The 'project' seems to be turning into a very thorough model of a much larger geological process (a Supervolcano like the one under Yellowstone) and destined to produce a very real volcanic winter. Where a magma-powered volcano could produce vast clouds of dust, preventing the sun's energy from warming the Earth, in this case it's the airborne salt (probably sodium acetate) from the chemical reaction that appears to be in danger of causing crop failure. There's no mention of the corresponding environmental effects of the vast amounts of carbon dioxide (and/or aqueous carbonic acid) necessarily released in proportion to the ejected salt (presumably itself not left in solution).
It is especially troubling that the child even mentions that her model volcano is an offshoot of a baking soda supervolcano. Supervolcanoes are massive volcanoes, far larger than even those on the list of Decade Volcanoes (mentioned in the title text), whose eruption would likely trigger species-level extinction events comparable to the dinosaur extinction. Humanity can only hope the child is exaggerating in her description, but the symptoms witnessed by the adult looking out the window suggest otherwise. Campi Flegrei is actually a real life example of her project.
When someone (presumably the dark haired woman) says she wants to stop learning, the girl with the bun grimly states that "Soon, we all will", alluding to their impending doom.
Randall has mentioned supervolcanoes before in 1053: Ten Thousand (title text) and 1159: Countdown, making it a recurring interest of his. The volcano Mount Doom was depicted to the far left in the game 1608: Hoverboard released a week before this comic. It may not be a supervolcano, but quite potent anyway...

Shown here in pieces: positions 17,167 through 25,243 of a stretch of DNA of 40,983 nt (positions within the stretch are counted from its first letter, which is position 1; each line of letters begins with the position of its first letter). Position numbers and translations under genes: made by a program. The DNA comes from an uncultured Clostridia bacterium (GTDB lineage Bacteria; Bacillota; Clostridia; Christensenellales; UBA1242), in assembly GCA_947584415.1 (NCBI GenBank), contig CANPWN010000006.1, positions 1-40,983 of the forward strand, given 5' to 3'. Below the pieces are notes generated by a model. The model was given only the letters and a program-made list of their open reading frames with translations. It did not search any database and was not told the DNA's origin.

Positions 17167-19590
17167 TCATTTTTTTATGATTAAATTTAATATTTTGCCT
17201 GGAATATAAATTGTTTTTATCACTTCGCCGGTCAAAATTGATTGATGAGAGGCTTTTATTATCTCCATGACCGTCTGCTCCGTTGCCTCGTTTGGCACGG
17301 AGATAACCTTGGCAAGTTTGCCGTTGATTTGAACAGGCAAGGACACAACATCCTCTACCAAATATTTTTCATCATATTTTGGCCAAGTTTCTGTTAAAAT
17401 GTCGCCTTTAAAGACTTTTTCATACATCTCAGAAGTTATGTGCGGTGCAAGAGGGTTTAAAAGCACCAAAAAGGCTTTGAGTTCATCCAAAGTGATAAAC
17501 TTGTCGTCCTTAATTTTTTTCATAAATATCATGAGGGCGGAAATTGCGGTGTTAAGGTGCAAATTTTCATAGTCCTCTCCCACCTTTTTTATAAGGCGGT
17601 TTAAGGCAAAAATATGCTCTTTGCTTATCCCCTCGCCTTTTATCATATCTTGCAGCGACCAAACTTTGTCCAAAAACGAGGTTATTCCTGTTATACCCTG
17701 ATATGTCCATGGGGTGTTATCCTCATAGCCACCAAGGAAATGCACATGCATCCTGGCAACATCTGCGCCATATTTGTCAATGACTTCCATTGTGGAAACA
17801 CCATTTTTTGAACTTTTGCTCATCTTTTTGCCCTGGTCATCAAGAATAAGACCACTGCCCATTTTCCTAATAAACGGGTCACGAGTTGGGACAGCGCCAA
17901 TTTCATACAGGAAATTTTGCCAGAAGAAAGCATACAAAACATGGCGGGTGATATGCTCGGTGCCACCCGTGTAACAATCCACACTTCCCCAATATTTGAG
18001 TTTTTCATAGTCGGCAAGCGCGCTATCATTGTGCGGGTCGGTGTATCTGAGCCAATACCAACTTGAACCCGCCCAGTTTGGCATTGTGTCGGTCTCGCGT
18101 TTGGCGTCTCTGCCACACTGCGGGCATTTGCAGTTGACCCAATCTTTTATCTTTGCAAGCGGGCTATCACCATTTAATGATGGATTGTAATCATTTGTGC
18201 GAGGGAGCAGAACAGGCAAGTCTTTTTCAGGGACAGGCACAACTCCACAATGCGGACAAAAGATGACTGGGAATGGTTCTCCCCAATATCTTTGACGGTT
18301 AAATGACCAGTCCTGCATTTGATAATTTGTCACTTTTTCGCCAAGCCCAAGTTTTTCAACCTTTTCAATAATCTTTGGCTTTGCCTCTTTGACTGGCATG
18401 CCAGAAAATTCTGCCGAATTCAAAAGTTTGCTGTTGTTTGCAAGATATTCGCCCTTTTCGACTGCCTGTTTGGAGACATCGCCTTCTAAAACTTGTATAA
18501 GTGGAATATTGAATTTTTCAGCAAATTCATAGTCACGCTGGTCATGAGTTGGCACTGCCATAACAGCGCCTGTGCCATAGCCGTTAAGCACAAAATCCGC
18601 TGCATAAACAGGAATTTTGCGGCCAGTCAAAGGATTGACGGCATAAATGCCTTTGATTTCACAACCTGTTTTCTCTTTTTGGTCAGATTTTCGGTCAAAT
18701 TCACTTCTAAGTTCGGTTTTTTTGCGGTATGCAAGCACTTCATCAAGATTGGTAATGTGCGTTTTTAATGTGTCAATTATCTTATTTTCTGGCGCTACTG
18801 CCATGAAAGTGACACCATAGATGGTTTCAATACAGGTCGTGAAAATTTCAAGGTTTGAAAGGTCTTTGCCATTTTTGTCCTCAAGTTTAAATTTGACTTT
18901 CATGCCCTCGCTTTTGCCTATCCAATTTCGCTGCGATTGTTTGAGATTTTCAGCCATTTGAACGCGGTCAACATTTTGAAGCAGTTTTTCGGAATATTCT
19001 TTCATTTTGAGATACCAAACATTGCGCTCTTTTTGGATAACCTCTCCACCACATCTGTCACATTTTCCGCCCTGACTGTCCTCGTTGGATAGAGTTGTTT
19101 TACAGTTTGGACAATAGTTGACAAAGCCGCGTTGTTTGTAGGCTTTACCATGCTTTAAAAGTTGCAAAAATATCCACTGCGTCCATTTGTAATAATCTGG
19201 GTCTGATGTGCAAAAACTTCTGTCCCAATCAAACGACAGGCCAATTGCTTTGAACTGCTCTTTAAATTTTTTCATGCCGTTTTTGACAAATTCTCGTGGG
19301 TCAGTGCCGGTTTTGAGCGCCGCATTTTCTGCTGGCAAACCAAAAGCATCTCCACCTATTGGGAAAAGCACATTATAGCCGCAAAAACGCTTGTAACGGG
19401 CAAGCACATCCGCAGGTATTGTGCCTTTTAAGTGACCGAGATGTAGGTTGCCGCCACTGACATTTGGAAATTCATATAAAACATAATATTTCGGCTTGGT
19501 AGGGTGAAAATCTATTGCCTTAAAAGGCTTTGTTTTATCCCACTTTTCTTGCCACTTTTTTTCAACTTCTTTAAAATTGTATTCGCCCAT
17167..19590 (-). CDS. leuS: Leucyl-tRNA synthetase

In the title text the student expects extra credit for getting her model volcano added to the Decade Volcanoes list, a list maintained by International Association of Volcanology and Chemistry of the Earth's Interior of the worlds most dangerous volcanoes (currently 16). It is either an absurd notion or a very troubling achievement that a science fair project could achieve the threatlevel posed by the likes of Mount Vesuvius (which destroyed ancient Pompeii in Italy, and threatens modern-day Naples in the same manner), Mount Rainier (whose lahars could potentially destroy parts of Seattle) or Mauna Loa (which could create a massive landslide, triggering a major tsunami that would threaten all of Hawaii). But at least that means that it was only a "local" volcano event and not a supervolcano event that she created. But considering the scale of her original model volcano, then the eruption of her supervolcano would probably fit with the difference between a normal single volcano eruption and that of one supervolcano! She kept it to scale!